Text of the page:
Town Square

Post a New Topic

Locals aren't buying Palo Alto's newest green-energy program

Original post made on Aug 21, 2012

Palo Alto may be land of the green and home of the tech-savvy, but the city's latest renewable-energy program has so far failed to achieve even a spark of participation from local customers, forcing officials to go back to the drawing board.

Read the full story here Web Link posted Friday, August 17, 2012, 12:00 AM

Comments (3)

Like this comment
Posted by Cedric de La Beaujardiere
a resident of Barron Park
on Aug 21, 2012 at 9:37 am

Cedric de La Beaujardiere is a registered user.

This was a great article, exploring many possible options and tradeoffs in creating a system to get businesses to install solar power for local generation. The city council and staff deserve praise for trying to find a way to get more local renewable energy installed, driven by the market, and without raising rates. It makes sense that additional tweaking of the parameters are needed for this innovative program. Offering up city-owned rooftops is a good idea. Another option could be better incentives paid for by the higher rates paid by those in the Palo Alto Green program, who would likely be jazzed to be getting green energy locally instead of just somewhere.

Like this comment
Posted by Bob
a resident of Community Center
on Aug 21, 2012 at 11:28 am

Ah,yes, Cedric......but spell out what you really mean by "jazzed to be getting green energy locally" You were one of the leaders, pushers, and shakers of Measure M to undedicate Bayland Area parkland - and build an anerobic digester out there...... But what is really the estimated cost, Cedric???? Someplace about 50-100 million? Add that to the unfunded pension liabiity, and we'll be joining Stockton, Vallejo, San Bernadino, and other cities. Going 'green" could burn us "red'.

Like this comment
Posted by Cedric de La Beaujardiere
a resident of Barron Park
on Aug 22, 2012 at 12:56 am

Cedric de La Beaujardiere is a registered user.

Bob, "what I really mean" is that the PA Green program pays for Renewable Energy Credits, not necessarily locally generated renewable energy, so participants would likely be jazzed to be funding projects in their own city.

You're referring to Measure E (not M) which rezoned 10 acres of the recently closed dump, immediately adjacent to the sewage treatment plant, from Byxbee Park to allow the site to be used for converting our organic wastes (sewage, food, and yard wastes) into energy and/or compost.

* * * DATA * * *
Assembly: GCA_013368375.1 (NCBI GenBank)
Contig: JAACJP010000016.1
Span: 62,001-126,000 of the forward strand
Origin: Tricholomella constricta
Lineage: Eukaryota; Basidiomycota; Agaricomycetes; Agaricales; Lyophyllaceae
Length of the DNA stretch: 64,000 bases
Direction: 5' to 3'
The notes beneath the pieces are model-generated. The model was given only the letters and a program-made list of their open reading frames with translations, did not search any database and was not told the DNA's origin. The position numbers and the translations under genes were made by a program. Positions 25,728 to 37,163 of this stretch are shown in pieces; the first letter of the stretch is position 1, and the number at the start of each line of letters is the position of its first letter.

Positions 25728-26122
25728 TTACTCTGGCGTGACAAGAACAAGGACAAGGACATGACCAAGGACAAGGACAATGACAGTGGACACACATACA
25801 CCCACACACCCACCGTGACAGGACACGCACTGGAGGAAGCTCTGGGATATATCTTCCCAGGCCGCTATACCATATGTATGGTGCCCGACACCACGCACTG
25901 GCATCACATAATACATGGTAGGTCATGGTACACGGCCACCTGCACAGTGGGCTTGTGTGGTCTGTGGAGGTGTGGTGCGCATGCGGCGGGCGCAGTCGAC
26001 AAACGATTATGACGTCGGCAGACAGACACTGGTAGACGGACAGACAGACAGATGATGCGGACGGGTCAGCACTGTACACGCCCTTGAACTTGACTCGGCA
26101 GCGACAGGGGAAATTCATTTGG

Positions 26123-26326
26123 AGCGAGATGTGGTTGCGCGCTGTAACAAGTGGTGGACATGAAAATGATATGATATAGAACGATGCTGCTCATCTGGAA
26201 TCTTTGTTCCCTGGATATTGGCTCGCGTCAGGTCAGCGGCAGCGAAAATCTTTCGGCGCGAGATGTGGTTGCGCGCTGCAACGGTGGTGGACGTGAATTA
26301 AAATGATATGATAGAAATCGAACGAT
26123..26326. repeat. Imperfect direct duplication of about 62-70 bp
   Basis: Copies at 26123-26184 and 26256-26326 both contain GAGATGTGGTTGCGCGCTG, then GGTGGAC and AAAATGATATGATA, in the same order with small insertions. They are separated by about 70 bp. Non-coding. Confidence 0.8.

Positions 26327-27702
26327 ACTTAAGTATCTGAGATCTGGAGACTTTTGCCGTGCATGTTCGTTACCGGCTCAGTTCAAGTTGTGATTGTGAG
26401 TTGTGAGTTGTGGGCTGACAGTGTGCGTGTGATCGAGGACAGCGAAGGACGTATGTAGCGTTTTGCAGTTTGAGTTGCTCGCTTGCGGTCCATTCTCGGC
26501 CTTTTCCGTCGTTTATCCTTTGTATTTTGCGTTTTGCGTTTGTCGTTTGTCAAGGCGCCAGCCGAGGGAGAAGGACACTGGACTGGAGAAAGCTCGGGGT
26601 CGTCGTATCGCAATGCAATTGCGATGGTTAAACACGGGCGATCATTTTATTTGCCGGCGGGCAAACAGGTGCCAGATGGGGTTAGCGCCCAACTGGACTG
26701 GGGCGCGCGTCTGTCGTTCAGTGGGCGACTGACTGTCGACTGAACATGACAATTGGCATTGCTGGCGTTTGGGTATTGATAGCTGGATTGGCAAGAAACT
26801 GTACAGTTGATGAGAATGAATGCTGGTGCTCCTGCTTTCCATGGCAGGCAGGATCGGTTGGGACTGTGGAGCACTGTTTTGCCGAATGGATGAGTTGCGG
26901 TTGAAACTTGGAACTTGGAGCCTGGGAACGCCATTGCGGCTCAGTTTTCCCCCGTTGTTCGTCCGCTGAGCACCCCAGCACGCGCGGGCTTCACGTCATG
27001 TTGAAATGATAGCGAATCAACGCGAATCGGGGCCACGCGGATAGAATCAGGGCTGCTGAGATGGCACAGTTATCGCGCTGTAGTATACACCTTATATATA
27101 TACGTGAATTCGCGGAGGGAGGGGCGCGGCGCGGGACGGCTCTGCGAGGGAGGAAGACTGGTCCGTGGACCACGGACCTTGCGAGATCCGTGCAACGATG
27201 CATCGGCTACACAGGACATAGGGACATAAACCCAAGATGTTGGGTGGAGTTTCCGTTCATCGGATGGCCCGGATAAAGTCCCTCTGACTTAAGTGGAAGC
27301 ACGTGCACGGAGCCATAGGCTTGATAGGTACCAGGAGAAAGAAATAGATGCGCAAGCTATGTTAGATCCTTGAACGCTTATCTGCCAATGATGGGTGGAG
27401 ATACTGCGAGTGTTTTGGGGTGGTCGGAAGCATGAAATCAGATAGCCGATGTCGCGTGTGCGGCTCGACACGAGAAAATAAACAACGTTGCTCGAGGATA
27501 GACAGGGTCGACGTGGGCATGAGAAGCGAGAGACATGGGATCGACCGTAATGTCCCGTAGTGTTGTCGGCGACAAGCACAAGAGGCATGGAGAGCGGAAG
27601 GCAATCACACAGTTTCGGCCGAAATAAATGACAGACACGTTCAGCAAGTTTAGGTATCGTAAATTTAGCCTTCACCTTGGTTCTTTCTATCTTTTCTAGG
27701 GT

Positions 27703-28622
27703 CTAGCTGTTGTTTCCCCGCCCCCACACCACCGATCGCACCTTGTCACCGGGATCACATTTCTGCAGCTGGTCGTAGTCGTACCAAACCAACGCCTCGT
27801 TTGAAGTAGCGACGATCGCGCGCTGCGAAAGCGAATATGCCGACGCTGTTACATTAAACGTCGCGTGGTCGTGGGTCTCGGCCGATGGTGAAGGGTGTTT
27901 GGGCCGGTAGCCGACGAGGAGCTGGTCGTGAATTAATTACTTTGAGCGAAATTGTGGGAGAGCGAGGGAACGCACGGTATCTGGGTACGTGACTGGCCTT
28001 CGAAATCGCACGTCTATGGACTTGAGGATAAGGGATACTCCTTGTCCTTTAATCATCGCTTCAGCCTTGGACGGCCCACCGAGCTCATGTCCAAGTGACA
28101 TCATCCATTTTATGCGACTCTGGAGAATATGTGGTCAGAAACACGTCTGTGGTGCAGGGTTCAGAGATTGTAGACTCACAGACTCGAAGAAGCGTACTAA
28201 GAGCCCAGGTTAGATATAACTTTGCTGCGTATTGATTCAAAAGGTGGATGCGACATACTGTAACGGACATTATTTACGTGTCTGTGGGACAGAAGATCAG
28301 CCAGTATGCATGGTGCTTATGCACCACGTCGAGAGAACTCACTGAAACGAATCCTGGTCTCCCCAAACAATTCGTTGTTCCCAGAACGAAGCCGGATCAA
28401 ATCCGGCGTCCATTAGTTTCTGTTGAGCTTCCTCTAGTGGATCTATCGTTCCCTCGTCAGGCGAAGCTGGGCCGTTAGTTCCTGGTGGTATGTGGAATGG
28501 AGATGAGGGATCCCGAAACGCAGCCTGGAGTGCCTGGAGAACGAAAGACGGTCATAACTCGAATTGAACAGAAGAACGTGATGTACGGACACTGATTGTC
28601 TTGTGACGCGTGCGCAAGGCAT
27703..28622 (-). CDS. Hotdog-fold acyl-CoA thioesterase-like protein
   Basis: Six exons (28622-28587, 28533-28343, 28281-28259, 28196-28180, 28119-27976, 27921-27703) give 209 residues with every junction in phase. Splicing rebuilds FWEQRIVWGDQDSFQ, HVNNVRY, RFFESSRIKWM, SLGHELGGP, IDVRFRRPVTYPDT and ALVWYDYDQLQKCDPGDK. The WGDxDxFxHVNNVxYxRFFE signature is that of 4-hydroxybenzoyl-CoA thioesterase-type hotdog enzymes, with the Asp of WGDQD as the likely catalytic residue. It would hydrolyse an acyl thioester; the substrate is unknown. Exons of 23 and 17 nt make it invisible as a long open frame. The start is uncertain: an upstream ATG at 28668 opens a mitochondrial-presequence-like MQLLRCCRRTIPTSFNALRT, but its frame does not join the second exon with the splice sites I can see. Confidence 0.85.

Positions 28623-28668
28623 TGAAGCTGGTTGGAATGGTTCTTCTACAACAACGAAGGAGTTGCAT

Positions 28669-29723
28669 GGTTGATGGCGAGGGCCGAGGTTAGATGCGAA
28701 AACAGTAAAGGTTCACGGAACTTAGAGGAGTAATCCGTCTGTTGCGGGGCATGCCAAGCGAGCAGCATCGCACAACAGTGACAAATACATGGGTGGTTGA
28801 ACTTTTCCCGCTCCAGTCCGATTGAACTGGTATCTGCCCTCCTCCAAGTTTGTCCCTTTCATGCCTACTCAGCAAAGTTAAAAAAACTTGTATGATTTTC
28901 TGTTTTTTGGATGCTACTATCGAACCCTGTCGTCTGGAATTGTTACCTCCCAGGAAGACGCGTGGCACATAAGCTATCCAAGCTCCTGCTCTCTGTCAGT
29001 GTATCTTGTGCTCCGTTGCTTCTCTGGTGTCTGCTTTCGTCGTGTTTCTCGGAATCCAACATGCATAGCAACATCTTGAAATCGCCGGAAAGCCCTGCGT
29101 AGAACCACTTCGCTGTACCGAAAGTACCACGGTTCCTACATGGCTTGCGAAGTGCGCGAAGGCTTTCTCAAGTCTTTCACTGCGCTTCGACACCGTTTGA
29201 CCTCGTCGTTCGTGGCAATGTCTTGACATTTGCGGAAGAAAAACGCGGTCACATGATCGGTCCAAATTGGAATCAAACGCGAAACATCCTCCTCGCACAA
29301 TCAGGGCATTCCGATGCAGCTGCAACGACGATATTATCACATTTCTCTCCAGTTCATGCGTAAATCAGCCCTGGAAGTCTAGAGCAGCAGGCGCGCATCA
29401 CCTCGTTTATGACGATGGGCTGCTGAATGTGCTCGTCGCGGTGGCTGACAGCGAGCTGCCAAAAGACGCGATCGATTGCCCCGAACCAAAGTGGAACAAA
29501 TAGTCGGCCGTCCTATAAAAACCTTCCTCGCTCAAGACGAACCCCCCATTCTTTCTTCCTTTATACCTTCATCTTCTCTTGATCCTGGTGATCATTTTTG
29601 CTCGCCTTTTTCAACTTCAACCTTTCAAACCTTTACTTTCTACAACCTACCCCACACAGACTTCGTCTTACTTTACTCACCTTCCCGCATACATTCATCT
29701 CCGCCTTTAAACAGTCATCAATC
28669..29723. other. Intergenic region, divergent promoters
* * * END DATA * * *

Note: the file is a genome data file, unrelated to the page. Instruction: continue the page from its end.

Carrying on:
As for its cost, it's really a savings. The independent financial feasibility study (Web Link) indicated that local handling of organic wastes could save Palo Alto $40 million over 20 years, compared to the city's default plan of sending food and yard waste 53 miles away to southern Gilroy.

Yet another case where being green can save us green.

Don't miss out on the discussion!
Sign up to be notified of new comments on this topic.


Post a comment

Posting an item on Town Square is simple and requires no registration. Just complete this form and hit "submit" and your topic will appear online. Please be respectful and truthful in your postings so Town Square will continue to be a thoughtful gathering place for sharing community information and opinion. All postings are subject to our TERMS OF USE, and may be deleted if deemed inappropriate by our staff.

We prefer that you use your real name, but you may use any "member" name you wish.

Name: *

Select your neighborhood or school community: * Not sure?

Comment: *

Verification code: *
Enter the verification code exactly as shown, using capital and lowercase letters, in the multi-colored box.

*Required Fields

Food Party! 420
By Laura Stec | 10 comments | 2,360 views

What Are Your Gifts that Must Be Shared?
By Chandrama Anderson | 1 comment | 1,315 views


Best Of Palo Alto ballot is here

It's time to decide what local business is worthy of the title "Best Of Palo Alto" — and you get to decide! Cast your ballot online. Voting ends May 29th. Stay tuned for the results in the July 21st issue of the Palo Alto Weekly.